Movie City Indie Archive for April, 2010

A personable Robert Towne vs. eccentric interviewer

Sometimes you don’t want to see how the other guy does it. I think the interview is supposed to be about screenwriting. Note: the interview was not done for Set Design magazine.

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Ash land: Sigur Rós' "Untitled #1 (Vaka)"

1970s Icelandic volcanic eruption footage

… and what became of a small village, in 3:25.

RED introduces its Epic and Scarlet cameras

Well. Goodness. That is attractive.

"The Endless Night: A Valentine to Film Noir"

Six minutes. By Ruby Tuesday 717.

Previewing Alex Gibney's untitled Eliot Spitzer doc

"Kubrick before Kubrick" in Milan

Kubrick shoeshine boy.jpg
El Pais has four photos from a show of about 300 early Kubrick photographs. The slideshow is here. The article’s in Spanish, but here’s the Google translation. The show is at Palazzo della Ragione, 16 April-4 July. 20 photos here, if you click on the small photo top left.

Bill Forsyth saunters through his career

He’ll be talking Housekeeping at Film Forum Thursday night. Below: BBC’s Mark Kermode and Forsyth take a spin ’round Local Hero.

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Trailering Mr. Brainwash's Life Remote Control

Rough draft for Banksy’s Exit Through The Gift Shop? Just another flavor in the blender… [Via @erickohn.]

"Florida is being attacked by giant fish with teeth": trailering Mega-Pirahna

About time they did. From the notorious knock-off artistes, The Asylum.

Alexandre Desplat on working with Terrence Malick on Tree of Life

Malick’s latest feature is almost certain to premiere at Cannes. From November’s Thessaloniki International Film Festival’s 50th edition, composer Alexandre Desplat talks about working with him.

Trailering The Kids Are All Right

Releases July 2010.

3 films by Jeremy Blake

Here. Wiki: “A graduate of the California Institute of the Arts, he was selected for the Whitney Biennial in 2000, 2002 and 2004. His “Winchester” series, inspired by the story of Sarah Winchester and the Winchester Mystery House, was shown at the San Francisco Museum of Modern Art in 2005. Blake also created the painted abstract hallucination scenes in the 2002 Paul Thomas Anderson film Punch Drunk Love, and contributed artwork and video for Beck’s album Sea Change. Blake was also involved in creating and commissioning a soundtrack album called The Forty Million Dollar Beatnik with Neil Landstrumm and Mike Fellows in 2000 on Scandinavia Records and Pork Salad Press to accompany an LA drawings/script show by Blake of the same title.”

Fassbinder on the future

From Wenders’ Chambre 666.

Movie City Indie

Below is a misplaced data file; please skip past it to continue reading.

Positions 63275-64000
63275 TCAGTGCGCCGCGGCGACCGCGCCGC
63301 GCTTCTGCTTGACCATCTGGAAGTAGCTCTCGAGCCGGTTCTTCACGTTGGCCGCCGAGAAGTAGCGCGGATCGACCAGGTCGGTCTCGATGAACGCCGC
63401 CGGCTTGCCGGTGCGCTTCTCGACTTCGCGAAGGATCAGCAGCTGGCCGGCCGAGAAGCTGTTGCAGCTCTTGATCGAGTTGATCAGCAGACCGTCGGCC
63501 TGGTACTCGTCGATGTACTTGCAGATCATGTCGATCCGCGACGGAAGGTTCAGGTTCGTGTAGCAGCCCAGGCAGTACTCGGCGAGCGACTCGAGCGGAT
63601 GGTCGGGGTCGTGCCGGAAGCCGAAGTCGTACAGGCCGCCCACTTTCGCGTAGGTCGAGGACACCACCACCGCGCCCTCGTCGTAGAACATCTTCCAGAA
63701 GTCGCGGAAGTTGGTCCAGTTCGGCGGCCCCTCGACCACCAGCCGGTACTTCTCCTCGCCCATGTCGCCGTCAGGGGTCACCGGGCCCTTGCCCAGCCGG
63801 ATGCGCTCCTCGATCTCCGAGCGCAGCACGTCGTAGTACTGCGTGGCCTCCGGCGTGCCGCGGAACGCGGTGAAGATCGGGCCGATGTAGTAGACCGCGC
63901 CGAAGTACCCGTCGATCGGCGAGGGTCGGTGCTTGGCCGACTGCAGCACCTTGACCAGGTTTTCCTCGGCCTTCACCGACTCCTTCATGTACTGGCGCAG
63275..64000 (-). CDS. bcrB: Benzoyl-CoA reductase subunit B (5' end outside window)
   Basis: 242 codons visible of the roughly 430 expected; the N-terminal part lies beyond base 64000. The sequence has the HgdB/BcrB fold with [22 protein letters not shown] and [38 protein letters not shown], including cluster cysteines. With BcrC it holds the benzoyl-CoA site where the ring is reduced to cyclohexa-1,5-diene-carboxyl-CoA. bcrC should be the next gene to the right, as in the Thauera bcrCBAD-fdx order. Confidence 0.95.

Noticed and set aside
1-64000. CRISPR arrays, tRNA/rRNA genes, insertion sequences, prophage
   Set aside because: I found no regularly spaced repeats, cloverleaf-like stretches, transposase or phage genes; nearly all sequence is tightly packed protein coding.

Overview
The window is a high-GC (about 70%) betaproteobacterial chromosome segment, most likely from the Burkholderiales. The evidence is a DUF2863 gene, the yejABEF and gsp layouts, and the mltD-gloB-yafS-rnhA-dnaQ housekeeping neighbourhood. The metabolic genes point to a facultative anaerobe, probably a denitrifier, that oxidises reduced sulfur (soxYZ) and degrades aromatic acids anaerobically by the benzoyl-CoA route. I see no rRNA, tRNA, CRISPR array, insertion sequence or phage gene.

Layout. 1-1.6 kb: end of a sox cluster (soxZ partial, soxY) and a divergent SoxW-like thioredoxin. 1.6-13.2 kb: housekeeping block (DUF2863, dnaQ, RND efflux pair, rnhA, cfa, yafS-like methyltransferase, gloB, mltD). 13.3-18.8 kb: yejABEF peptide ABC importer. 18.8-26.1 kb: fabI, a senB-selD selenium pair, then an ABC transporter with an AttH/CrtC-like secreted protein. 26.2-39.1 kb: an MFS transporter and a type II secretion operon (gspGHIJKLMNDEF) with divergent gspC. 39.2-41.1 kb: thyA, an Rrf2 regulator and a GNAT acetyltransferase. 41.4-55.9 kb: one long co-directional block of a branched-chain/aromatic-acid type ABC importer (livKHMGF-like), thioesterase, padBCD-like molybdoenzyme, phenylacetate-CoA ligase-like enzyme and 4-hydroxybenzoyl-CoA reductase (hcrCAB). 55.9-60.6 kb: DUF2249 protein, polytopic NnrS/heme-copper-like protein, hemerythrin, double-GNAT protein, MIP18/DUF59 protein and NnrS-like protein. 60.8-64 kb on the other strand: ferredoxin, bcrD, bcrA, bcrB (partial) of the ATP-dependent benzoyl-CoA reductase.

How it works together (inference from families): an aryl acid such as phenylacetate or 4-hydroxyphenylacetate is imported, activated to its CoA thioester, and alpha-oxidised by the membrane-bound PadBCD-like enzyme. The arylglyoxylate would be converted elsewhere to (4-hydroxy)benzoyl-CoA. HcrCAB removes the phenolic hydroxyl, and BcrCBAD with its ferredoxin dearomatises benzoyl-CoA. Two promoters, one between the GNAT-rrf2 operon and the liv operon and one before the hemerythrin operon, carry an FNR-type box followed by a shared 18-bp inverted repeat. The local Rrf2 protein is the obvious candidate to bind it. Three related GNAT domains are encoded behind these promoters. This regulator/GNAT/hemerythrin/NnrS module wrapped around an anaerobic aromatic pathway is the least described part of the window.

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It shows how out of it I was in trying to be in it, acknowledging that I was out of it to myself, and then thinking, “Okay, how do I stop being out of it? Well, I get some legitimate illogical narrative ideas” — some novel, you know?

So I decided on three writers that I might be able to option their material and get some producer, or myself as producer, and then get some writer to do a screenplay on it, and maybe make a movie.

And so the three projects were “Do Androids Dream of Electric Sheep,” “Naked Lunch” and a collection of Bukowski. Which, in 1975, forget it — I mean, that was nuts. Hollywood would not touch any of that, but I was looking for something commercial, and I thought that all of these things were coming.

There would be no Blade Runner if there was no Ray Bradbury. I couldn’t find Philip K. Dick. His agent didn’t even know where he was. And so I gave up.

I was walking down the street and I ran into Bradbury — he directed a play that I was going to do as an actor, so we know each other, but he yelled “hi” — and I’d forgot who he was.

So at my girlfriend Barbara Hershey’s urging — I was with her at that moment — she said, “Talk to him! That guy really wants to talk to you,” and I said “No, fuck him,” and keep walking.

But then I did, and then I realized who it was, and I thought, “Wait, he’s in that realm, maybe he knows Philip K. Dick.” I said, “You know a guy named—” “Yeah, sure — you want his phone number?”

My friend paid my rent for a year while I wrote, because it turned out we couldn’t get a writer. My friends kept on me about, well, if you can’t get a writer, then you write.”
~ Hampton Fancher

“That was the most disappointing thing to me in how this thing was played. Is that I’m on the phone with you now, after all that’s been said, and the fundamental distinction between what James is dealing with in these other cases is not actually brought to the fore. The fundamental difference is that James Franco didn’t seek to use his position to have sex with anyone. There’s not a case of that. He wasn’t using his position or status to try to solicit a sexual favor from anyone. If he had — if that were what the accusation involved — the show would not have gone on. We would have folded up shop and we would have not completed the show. Because then it would have been the same as Harvey Weinstein, or Les Moonves, or any of these cases that are fundamental to this new paradigm. Did you not notice that? Why did you not notice that? Is that not something notable to say, journalistically? Because nobody could find the voice to say it. I’m not just being rhetorical. Why is it that you and the other critics, none of you could find the voice to say, “You know, it’s not this, it’s that”? Because — let me go on and speak further to this. If you go back to the L.A. Times piece, that’s what it lacked. That’s what they were not able to deliver. The one example in the five that involved an issue of a sexual act was between James and a woman he was dating, who he was not working with. There was no professional dynamic in any capacity.

~ David Simon